Instead of continuing to save their money, ThinkAdvisor suggests that high-earners with estates valued at more than $13.61 million have the opportunity to spend some of their money. Taking trips to other parts of the world can help reduce your assets and let you have some fun while doing it. Including some family members on your trips will let them enjoy the fun, too.

Giving Gifts to Reduce Your Taxes

Because you should not wait until next year to start reducing your estate, there are some things you can do this year. One of them is to give gifts of up to $18,000 per year to individuals. You and your spouse can give up to $36,000 to an individual without paying taxes on it. The good thing about gifting to individuals is that you can give gifts to as many people as you want.

Next year, you could repeat those gifts to the same people without any tax consequences. It lets you reduce your estate considerably and still enjoy seeing those people (your beneficiaries and others) benefit from your gifts. It is better to help them now (if they are old enough), rather than having them wait until you die.

Charitable Giving

Now would be a good time to consider making some charitable donations. You can donate up to 60 percent of your adjusted gross income. At the end of 2025, it drops down to 50 percent. Charitable deductions are tax deductible when made to approved charities. If a required minimum distribution (RMD) from a retirement account will put you above the lifetime estate and gift tax exemption, donations can be made directly to charity.

Retirement Accounts

When RMDs from retirement accounts will put you into a higher tax bracket if you retire after 2025, you can make post-tax contributions to Roth accounts—either a Roth IRA or a Roth 401(k). Both accounts do not have RMDs, and the money is withdrawn tax-free.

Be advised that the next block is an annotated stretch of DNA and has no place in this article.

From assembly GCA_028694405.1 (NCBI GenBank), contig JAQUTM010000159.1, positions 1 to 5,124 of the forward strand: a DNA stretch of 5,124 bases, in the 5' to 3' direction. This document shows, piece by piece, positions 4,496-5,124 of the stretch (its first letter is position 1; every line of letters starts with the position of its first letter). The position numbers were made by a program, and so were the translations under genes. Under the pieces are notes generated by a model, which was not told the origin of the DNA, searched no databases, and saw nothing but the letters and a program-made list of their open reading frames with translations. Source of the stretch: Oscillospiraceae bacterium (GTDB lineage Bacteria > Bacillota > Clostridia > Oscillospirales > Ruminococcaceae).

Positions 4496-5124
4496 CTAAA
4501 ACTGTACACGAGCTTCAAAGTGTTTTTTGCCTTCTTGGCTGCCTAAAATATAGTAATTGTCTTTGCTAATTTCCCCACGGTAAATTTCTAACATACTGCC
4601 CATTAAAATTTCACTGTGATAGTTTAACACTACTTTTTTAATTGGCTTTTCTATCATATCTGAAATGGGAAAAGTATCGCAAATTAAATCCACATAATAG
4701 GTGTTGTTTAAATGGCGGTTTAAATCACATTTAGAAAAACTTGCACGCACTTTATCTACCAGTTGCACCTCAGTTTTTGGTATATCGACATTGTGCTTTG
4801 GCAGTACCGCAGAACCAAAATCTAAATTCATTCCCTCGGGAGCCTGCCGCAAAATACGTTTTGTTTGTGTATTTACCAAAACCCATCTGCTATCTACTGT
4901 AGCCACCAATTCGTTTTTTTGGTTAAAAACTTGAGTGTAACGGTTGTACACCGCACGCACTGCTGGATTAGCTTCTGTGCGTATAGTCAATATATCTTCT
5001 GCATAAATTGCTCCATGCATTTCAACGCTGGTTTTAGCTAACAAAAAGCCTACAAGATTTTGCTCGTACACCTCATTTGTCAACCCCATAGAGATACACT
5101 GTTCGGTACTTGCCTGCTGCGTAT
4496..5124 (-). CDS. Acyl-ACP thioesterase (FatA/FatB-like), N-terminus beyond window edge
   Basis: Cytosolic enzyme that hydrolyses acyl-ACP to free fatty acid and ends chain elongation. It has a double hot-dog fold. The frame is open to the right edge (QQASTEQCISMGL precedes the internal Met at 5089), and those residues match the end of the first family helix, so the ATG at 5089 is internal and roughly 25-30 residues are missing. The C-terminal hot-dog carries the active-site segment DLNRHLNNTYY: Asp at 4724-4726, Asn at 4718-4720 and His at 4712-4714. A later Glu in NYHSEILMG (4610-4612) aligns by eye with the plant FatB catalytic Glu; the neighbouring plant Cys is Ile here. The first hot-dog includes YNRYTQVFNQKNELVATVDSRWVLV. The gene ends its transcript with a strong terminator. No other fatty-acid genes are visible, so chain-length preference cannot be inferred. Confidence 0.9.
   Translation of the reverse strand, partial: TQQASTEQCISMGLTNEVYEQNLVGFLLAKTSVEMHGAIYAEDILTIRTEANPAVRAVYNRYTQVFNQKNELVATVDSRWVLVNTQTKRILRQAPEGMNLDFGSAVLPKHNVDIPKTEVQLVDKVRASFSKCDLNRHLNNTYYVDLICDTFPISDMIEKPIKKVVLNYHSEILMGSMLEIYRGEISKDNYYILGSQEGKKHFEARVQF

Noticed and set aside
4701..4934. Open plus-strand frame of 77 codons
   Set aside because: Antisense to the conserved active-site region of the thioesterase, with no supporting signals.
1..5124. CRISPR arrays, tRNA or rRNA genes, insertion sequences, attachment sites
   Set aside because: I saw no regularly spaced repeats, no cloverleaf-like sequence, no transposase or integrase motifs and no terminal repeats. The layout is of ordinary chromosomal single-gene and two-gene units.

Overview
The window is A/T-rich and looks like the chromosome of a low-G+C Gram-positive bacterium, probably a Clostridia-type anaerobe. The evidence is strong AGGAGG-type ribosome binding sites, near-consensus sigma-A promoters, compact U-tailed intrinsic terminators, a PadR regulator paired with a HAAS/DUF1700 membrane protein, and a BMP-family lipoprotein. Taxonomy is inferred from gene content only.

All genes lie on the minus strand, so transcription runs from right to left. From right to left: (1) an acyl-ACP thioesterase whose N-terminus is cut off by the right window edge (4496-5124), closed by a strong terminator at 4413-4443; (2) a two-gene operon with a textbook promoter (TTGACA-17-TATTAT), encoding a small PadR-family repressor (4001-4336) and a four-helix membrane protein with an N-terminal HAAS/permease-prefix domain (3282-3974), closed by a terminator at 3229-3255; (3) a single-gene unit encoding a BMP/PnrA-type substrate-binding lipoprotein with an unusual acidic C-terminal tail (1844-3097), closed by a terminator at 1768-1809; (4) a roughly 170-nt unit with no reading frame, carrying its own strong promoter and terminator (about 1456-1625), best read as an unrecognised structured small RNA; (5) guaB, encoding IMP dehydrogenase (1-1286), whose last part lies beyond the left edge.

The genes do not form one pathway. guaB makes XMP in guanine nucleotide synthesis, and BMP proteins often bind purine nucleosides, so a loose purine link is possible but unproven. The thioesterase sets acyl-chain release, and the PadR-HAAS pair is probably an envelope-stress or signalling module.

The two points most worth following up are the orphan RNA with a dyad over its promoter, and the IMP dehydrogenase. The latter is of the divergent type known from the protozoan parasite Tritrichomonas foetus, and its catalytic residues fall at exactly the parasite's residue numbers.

The Credit Shelter Trust (CST)

A credit shelter trust, Fidelity says, is a trust that is created when the first married spouse dies. It is free of the estate tax because of the unlimited marital deduction. The surviving spouse can use the assets in the trust, and they pass to the heirs when the second spouse dies. It allows the assets to pass to the heirs tax-free. This trust is also known as a family, bypass, or exemption trust. Any assets valued above the lifetime estate and gift tax exemption, which is about $7 million after 2025, can be put into the trust.

You can find out how much you will pay in taxes by talking to a tax advisor or estate planning attorney. They can show you how to pay less taxes, reduce your assets, and pass them safely to your beneficiaries.

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The Epoch Times copyright © 2024. The views and opinions expressed are those of the authors. They are meant for general informational purposes only and should not be construed or interpreted as a recommendation or solicitation. The Epoch Times does not provide investment, tax, legal, financial planning, estate planning, or any other personal finance advice. The Epoch Times holds no liability for the accuracy or timeliness of the information provided.